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Computer Games And The Music - Teraz Rock, 18th September, 2010

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For the first time when I've heard Postcards from a Young Man thought that the plural form of the title - Postcards From Young Men - would fit much better because the album sounds very fresh, like you were 20 years younger.

It's true. Journal For Plague Lovers gave us a lot of energy and vitality. We have never felt old, maybe sometimes and a little bit, when we're are in the middle of a tour. Our last album gave us strenght to return with something that would reach a mass audience and would show them that we haven't run anywhere or hidden in the darkness of the recording studio or disbanded just to return in 10 years like some of the bands have. We're having great fun and our new studio makes our work much easier, especially that along with the changes in British government we have a lot of topics for our songs.

Is it like that after such a dark album as Journal For Plague Lovers you had to make something fulfilled with hits to keep the balance?

I think so. We always try to keep the balance. You can't still record the new Holy Bible or Journal For Plague Lovers. I mean, you can, but I'm sure that our audience would start to contract. We always try to balance between two shores. We felt well while making Journal For Plague Lovers and Postcards from a Young Man. Because of that in our band there are sometimes 3 or 4 people, we have so much inspiration, and the result is a variety of different songs.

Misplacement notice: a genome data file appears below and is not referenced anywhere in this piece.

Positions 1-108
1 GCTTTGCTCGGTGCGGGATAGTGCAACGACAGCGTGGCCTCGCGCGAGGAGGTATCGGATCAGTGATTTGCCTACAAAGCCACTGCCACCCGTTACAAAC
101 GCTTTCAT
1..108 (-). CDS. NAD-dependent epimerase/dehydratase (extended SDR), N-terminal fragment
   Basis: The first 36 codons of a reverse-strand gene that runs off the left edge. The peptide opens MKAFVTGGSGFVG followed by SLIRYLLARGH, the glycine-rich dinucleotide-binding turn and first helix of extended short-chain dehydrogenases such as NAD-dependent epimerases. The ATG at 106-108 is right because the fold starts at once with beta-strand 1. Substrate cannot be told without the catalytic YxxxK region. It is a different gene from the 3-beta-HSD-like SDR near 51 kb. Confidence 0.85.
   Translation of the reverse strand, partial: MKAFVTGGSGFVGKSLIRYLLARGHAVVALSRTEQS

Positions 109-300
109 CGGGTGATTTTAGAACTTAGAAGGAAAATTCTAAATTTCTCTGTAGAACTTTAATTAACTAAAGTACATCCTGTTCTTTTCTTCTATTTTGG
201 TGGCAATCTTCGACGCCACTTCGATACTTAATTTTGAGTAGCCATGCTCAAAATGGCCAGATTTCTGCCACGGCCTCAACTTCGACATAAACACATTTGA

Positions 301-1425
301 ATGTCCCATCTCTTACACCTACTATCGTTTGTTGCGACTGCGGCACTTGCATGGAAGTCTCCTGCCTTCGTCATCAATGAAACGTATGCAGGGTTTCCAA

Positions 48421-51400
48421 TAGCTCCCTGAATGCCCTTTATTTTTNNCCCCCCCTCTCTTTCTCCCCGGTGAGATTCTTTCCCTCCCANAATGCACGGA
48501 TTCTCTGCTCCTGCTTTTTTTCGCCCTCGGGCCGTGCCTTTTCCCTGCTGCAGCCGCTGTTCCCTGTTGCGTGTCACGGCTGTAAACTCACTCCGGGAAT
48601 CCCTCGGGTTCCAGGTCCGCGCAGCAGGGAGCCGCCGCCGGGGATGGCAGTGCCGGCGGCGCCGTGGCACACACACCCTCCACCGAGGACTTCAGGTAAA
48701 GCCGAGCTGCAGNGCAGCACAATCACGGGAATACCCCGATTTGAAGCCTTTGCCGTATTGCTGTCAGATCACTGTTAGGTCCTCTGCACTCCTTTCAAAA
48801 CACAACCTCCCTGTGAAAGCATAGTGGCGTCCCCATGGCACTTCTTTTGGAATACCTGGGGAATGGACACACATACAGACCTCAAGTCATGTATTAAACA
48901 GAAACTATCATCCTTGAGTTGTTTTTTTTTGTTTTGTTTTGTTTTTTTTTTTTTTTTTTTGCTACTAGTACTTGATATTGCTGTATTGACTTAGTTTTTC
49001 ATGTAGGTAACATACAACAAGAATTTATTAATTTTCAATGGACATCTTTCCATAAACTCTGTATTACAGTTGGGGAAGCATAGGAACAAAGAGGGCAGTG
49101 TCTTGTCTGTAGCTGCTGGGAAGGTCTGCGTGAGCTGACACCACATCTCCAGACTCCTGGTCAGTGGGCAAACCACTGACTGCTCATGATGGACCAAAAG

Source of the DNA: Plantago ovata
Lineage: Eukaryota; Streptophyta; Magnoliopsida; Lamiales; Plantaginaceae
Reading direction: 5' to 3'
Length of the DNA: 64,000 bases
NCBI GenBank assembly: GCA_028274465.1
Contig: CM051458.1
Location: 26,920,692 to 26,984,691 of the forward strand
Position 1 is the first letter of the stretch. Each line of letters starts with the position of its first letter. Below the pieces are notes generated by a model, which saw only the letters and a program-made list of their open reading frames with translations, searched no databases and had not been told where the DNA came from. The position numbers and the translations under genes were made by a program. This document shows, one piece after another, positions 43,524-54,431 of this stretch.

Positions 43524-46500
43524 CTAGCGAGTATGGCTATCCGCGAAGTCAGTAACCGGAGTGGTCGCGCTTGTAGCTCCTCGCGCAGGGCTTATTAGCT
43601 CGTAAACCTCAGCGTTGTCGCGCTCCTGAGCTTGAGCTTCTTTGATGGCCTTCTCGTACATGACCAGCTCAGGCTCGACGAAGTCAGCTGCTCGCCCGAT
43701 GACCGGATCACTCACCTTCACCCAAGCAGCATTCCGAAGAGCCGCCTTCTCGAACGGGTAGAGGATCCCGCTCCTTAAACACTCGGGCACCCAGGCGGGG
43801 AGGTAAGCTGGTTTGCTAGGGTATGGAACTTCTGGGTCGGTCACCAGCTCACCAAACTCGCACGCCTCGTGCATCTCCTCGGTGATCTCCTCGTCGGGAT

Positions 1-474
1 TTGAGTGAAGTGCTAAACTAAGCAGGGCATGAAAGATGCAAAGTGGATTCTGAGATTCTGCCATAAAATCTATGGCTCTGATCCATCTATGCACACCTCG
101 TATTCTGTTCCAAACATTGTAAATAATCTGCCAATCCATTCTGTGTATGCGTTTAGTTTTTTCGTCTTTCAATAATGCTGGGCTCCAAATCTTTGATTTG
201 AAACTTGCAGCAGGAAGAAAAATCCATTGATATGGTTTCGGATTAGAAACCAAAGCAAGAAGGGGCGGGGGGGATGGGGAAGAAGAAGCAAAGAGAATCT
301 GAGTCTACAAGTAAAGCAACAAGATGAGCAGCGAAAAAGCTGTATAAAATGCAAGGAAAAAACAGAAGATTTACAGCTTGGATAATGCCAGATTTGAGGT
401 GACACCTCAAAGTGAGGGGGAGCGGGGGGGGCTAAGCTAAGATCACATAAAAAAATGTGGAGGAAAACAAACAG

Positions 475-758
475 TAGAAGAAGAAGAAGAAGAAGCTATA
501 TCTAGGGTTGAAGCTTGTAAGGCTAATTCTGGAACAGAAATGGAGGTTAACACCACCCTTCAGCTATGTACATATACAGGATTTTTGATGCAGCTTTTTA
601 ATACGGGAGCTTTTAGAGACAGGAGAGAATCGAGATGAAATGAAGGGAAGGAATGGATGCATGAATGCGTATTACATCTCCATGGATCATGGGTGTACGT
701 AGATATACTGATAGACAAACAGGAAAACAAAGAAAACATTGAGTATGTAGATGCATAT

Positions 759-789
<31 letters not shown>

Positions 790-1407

James Dean Bradfield said that the new album is the "one last shot to the mass communication". Did you need the shot like this?

Yes, very much, when you record the albums like Journal For Plague Lovers. It was more the artistic venture. We knew we wouldn't reach the specific type of audience that we could reach recording a radio friendly record. As I mentioned before we felt good recording both types of albums. You have to think 1 album forward. Even if we don't ever record anything new, I think we need this one to reach to the listeners who otherwise might lose all their interest with the band. Not everyone would like to listen to Journal For Plague Lovers while driving a car in the countryside. The new album was as much needed as Journal was.

So if this shot is gonna be your last, then what's next?

We'll see. The future is now unexposed. In this moment I really don't know what's next. Maybe we'll create another Journal? Who knows? We don't.

On Postcards From A Young Man there are many great guests: Duff McKagan and Ian McCulloch. I know that Guns N' Roses were one of your major inspirations, but what about Echo & The Bunnymen?

Echo & the Bunnymen were one of the first bands that me, James and Richey saw live in Colston Hall in Bristol. We always loved their album covers because they were so different and of course they were created by Anton Corbijn. Their orchestral arrangements were just out of space and Ian's lyrics were very poetic. It's the inspiration from our early youth. On the album there's also John Cale from The Velvet Underground, our another great inspiration. We were suprised, when we found out, that our fellow, The Welshman, was in The Velvet Underground with Lou Reed and Andy Warhol. We just asked them to help us and they said yes and matched their schedule to our recording session and we're grateful for this very much.

On the new album there's a song called All We Make Is Entertainment. Is it the irony? Because all your songs have a clear message, and I can't imagine you make it all only for entertainment.

That song is about England and how you close many workplaces in the industry on which the country economy was mainly based on. The main action of the economy seems to be only computer games and music. Some things were developing successfully, but it doesn't happen anymore.

British Industry wasn't very well in the mid eighties when you started the band. Do you think that the current situation reminds that one?

To be honest, no. Then you were very lucky if you affforded car, holidays or your own car. I can't say that today is that bad as it was 25 years ago. In the 80's we were probably at that place where you were before joining the European Union. I don't think that today we're that close to the situation from that period.